Tom Brady

Tom Brady Leaving Patriots: ‘My Football Journey Will Take Place Elsewhere'

Brady has agreed to sign with the Tampa Bay Buccaneers, according to the NFL's Twitter account

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He’s gone.

The Patriots have a GOAT-sized void on their roster at quarterback following the reported departure of Tom Brady, who announced on social media on Tuesday morning "my football journey will take place elsewhere."

Hours later, the NFL tweeted that Brady had agreed in principle to a deal with the Tampa Bay Buccaneers. Free agency officially opens on Wednesday.

Brady's comments were the first to indicate the most-decorated player in NFL history would leave New England. In a two-part message, Brady thanked the Patriots and the fans and said "FOREVER A PATRIOT."

"I don't know what my football future holds, but it is time for me to open a new stage for my life and my career," he wrote. "Although my football journey will take place elsewhere, I appreciate everything that we have achieved and am grateful for out incredible TEAM experiences."

The one-year contract Brady signed before last season expires Wednesday afternoon, and his agent could negotiate a deal with another team on Tuesday, though it can't be official yet. He actually could still work out a new deal with New England, but his Instagram post suggests that won't happen.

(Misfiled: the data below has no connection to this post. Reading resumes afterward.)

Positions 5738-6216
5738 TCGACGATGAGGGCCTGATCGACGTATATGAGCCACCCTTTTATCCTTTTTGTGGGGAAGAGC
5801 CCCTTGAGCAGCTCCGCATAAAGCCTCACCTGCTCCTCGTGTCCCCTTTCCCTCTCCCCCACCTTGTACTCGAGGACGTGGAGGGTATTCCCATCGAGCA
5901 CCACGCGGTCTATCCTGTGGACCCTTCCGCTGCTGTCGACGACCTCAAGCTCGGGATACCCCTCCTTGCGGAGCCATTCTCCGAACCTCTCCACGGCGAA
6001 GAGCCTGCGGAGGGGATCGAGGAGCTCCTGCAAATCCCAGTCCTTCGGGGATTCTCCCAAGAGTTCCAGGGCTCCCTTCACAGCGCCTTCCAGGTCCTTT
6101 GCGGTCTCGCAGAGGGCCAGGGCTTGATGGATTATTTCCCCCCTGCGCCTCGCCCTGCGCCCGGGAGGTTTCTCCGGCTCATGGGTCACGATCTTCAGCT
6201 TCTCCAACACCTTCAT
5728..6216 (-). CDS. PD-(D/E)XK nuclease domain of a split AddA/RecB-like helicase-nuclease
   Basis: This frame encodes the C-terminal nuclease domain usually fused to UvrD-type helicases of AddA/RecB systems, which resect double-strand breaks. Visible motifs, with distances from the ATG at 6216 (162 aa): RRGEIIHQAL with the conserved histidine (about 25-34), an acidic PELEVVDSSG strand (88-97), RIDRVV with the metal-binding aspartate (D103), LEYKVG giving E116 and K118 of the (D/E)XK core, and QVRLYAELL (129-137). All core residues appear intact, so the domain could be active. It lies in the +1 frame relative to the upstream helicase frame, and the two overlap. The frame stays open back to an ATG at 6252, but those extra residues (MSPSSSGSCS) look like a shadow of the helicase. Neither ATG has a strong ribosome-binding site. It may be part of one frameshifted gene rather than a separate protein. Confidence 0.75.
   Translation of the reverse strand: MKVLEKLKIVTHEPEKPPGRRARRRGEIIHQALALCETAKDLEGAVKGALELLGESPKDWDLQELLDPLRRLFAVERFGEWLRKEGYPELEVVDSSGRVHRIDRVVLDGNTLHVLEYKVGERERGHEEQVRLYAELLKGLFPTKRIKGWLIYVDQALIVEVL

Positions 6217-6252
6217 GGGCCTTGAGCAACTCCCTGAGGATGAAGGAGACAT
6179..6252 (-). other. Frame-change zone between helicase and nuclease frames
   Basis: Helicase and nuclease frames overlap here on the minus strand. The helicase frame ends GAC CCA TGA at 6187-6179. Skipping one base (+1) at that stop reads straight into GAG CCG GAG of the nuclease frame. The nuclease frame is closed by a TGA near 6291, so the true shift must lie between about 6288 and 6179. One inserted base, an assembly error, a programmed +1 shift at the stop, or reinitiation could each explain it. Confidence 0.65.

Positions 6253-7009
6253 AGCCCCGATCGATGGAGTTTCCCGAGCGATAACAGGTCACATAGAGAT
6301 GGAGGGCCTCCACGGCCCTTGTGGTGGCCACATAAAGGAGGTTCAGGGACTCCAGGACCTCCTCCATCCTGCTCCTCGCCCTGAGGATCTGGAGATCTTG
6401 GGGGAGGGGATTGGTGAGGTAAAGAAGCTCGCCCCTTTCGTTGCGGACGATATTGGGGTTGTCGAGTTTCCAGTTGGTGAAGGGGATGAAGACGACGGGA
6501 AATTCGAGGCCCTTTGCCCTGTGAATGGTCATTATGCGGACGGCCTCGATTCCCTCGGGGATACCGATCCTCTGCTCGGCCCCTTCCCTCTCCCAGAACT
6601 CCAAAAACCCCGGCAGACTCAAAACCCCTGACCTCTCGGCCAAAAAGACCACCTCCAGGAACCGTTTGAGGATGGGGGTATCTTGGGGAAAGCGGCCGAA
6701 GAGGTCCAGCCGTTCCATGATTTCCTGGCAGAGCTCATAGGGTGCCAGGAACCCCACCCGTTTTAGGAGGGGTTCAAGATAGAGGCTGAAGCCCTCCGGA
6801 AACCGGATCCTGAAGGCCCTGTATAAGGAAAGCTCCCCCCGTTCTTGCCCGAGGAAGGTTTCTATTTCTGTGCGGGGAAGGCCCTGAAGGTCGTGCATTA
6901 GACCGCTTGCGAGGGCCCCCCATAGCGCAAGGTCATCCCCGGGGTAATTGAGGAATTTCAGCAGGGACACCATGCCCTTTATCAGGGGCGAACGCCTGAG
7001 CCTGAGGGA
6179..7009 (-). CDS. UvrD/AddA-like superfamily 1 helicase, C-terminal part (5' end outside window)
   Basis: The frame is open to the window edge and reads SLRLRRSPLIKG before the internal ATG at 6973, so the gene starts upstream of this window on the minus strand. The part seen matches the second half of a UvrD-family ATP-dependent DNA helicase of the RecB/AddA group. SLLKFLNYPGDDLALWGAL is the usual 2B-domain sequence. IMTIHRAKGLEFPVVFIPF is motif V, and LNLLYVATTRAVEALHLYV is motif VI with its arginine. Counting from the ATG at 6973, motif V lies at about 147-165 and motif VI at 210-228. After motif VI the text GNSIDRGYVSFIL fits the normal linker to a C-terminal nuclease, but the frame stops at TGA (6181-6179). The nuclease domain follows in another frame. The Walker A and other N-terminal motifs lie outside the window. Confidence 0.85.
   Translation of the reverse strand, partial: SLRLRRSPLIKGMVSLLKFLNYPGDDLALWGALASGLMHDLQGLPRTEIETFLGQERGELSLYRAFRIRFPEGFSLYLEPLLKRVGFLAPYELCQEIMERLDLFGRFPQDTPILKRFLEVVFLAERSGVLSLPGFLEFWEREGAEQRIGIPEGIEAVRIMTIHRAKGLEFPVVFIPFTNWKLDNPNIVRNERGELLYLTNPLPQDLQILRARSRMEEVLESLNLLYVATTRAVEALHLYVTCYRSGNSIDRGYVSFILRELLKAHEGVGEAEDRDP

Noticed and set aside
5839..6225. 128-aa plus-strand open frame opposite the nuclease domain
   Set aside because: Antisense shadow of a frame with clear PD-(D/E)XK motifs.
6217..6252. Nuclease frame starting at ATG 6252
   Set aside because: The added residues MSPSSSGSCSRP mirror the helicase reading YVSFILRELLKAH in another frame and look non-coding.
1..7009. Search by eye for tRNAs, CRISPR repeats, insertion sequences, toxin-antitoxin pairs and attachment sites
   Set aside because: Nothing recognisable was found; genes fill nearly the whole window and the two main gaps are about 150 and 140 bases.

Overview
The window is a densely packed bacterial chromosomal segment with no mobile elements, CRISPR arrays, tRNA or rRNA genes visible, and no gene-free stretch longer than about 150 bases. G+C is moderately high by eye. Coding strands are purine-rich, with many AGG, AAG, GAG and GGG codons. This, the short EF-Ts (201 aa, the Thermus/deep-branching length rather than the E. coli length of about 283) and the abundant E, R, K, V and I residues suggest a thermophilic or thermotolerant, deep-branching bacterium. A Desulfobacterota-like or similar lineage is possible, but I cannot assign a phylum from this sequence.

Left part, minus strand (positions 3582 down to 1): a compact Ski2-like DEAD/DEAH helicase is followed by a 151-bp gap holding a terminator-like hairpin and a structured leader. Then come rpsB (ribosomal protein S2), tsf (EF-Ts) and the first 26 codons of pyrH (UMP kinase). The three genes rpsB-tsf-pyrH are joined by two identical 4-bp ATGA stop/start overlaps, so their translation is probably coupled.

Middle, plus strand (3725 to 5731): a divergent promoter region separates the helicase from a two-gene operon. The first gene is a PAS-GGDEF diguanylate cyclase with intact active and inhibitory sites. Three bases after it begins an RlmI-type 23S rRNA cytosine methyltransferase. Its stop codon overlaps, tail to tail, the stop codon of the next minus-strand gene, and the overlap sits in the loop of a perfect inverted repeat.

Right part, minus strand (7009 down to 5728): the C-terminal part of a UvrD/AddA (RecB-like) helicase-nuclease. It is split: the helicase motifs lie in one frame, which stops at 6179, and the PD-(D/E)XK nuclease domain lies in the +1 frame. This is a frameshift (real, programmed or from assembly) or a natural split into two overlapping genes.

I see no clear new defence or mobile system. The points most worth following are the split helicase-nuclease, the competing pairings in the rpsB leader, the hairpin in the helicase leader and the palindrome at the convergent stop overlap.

"My football journey will take place elsewhere," Tom Brady said in a tweet on Tuesday. Last week his fans recalled their favorite moments of his from nearly two decades as a Patriot.

The 42-year-old six-time Super Bowl winner posted Tuesday on social media "my football journey will take place elsewhere." The comments were the first to indicate the most-decorated player in NFL history would leave New England. In a two-part message, Brady thanked the Patriots and the fans and said "FOREVER A PATRIOT."

Kraft, Belichick Respond

Patriots' owner Robert Kraft appeared on ESPN on Tuesday morning, reacting to the news that Brady is leaving the team after two decades.

"Tommy initiated contact last night and came over," Kraft said. "We had a positive, respectful discussion. It's not the way I want it to end, but I want him to do what is in his best personal interest. After 20 years with us, he has earned that right. I love him like a son."

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Bill Belichick issued a statement Tuesday calling Brady one of the creators of the Patriots culture.

"On a daily basis, he was a tone setter and a bar raiser," he said. "He won championships in three of his first four years on the field and in three of his final six seasons with us, while competing for championships in most every season in between. This is a credit to Tom’s consistency and what separates him. He didn’t just perform. He didn’t just win. He won championships over and over again."

Belichick added that he and Brady "will always have a great relationship built on love, admiration, respect and appreciation."

Brady's Departure Leaves Patriots Shorthanded at QB

While the seeds of this day were sewn last summer, when New England agreed not to use the franchise tag on Brady if he were to hit free agency, that doesn’t lessen the shock that for the first time in two decades, the Patriots have some work to do at the most important position in football.